Poll Watching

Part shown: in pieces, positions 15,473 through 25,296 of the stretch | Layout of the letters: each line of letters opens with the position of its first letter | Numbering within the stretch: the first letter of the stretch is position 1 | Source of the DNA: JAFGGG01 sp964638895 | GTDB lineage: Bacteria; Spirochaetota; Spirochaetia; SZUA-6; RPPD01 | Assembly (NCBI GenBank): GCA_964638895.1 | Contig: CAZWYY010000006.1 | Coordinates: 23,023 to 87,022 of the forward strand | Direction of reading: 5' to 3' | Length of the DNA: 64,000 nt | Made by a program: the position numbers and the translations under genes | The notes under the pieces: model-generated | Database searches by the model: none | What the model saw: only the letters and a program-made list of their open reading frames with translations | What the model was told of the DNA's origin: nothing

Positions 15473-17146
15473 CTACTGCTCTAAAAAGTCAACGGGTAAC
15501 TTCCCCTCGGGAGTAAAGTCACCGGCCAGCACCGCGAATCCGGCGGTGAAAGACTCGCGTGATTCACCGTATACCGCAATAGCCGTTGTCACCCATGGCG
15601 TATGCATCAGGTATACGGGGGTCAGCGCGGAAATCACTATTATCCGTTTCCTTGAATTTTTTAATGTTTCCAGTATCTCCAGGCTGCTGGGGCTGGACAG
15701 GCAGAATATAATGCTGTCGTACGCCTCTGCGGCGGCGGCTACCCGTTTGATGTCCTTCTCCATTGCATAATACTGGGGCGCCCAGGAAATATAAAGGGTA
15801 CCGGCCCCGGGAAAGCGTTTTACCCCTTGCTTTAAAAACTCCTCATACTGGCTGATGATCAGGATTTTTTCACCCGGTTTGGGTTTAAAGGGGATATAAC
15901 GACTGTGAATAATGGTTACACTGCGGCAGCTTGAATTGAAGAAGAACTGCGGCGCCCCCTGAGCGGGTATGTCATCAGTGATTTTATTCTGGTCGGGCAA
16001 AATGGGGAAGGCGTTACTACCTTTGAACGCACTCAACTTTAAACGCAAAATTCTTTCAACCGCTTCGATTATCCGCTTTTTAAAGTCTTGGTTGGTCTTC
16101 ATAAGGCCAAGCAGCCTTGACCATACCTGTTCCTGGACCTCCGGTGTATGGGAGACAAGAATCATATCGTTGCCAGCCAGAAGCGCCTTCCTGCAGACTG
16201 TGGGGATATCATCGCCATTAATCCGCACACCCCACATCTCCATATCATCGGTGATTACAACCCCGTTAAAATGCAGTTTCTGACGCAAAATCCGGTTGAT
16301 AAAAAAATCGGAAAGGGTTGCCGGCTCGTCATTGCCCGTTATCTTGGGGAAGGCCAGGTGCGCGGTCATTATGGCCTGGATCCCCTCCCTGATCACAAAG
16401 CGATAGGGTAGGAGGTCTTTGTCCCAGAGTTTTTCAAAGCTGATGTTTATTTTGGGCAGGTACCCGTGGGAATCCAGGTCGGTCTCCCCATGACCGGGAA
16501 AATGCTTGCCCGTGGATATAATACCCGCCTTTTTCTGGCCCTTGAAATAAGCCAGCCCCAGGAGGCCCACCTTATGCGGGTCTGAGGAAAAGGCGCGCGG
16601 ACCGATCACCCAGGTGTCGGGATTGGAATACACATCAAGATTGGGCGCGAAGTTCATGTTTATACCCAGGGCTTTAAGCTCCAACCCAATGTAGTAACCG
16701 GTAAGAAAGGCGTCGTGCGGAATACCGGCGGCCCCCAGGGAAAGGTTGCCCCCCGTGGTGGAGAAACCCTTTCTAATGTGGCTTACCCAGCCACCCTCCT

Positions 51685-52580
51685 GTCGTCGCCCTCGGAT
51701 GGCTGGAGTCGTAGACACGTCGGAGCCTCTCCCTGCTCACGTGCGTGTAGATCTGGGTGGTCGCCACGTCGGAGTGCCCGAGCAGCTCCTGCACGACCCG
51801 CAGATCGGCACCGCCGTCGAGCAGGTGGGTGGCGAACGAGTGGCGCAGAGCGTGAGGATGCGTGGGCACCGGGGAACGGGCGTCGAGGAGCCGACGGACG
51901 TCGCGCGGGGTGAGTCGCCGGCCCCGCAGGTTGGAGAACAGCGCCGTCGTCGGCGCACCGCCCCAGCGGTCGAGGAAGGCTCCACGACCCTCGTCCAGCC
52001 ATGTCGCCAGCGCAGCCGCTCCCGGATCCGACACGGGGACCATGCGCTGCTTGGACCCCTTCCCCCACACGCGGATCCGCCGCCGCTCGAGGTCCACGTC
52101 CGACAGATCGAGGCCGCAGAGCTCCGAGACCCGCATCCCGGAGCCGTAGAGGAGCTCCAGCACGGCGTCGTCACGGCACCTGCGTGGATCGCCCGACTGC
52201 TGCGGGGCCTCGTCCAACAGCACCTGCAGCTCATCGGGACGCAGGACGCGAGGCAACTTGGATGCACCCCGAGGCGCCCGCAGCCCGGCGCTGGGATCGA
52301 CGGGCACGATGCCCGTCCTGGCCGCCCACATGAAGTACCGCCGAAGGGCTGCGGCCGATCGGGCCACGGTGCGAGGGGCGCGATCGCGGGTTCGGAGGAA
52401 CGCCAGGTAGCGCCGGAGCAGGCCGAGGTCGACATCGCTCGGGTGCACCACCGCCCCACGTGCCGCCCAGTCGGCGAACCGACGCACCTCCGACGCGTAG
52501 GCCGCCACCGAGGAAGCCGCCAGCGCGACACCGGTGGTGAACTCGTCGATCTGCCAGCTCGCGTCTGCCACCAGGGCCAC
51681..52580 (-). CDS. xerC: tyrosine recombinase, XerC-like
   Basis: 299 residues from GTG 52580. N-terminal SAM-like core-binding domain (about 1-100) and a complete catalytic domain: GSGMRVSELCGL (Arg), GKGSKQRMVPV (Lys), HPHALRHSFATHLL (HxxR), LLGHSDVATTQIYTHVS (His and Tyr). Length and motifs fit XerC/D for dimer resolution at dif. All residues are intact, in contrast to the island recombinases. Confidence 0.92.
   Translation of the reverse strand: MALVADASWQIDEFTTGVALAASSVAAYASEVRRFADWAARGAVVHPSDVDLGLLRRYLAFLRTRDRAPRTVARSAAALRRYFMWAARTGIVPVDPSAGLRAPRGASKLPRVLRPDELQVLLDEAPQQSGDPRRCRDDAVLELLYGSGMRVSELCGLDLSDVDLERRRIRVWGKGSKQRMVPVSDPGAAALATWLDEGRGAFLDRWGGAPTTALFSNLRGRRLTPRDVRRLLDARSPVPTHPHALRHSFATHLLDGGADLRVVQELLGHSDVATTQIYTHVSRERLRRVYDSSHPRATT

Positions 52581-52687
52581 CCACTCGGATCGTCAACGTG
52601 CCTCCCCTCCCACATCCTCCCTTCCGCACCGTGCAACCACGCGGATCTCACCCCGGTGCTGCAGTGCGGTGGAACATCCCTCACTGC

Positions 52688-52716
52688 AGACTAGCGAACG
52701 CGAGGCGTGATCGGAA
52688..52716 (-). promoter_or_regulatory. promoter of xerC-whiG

I was a poll watcher yesterday in a remote campus site that did not have University dorms. People who lived in private dorms did not have the ID necessary because their mail came to a different location than their residence (apparently there is centralized mail). These students had a particularly hard time voting, but some were able to produce leases. The Coalition for Family Values was also poll watching yesterday (at the behest of republican candidates like Myers, et al) at that precinct and were harassing students based on faulty address information obtained from the Univeristy. The University asks that everyone update their local address online, but this is rarely necessary since most undergraduates have their important University mail sent to their permanent address as well. Students who had reregistered, but had not changed their information in the University directory were challenged in a few cases asked to show ID when they were otherwise not required to by the County Clerk's own list. There were over 15 challenges that were overruled by the election judges. The organization's leader, without credentials, came into the polling station early on and attempted to intimidate the judges, but to no avail. At my own precinct, CC11 (near downtown Champaign), voting was much easier and less disenfranchising. Signature checks (as well as addresses) were performed, but nothing else. Although I registered via USPS, I was not listed as someone who needed to show ID nor was my fiance who registered at the DMV -- we were both first time voters in the County and had not previously shown ID to the County Clerk's office. This discrepency makes me wonder how selective the see ID feature was applied to voters. The degree of scrutiny over student votes is outrageous. It's a discredit to our democracy that our county actively seeks to disenfranchise young voters. This will seemingly continue with Shelden at the County Clerk's office and with conservative organizations linked to him like the Coalition for Family Values being allowed to 'poll watch'. Actively harassing voters is not poll watching, it's electioneering and interferes with the electoral process.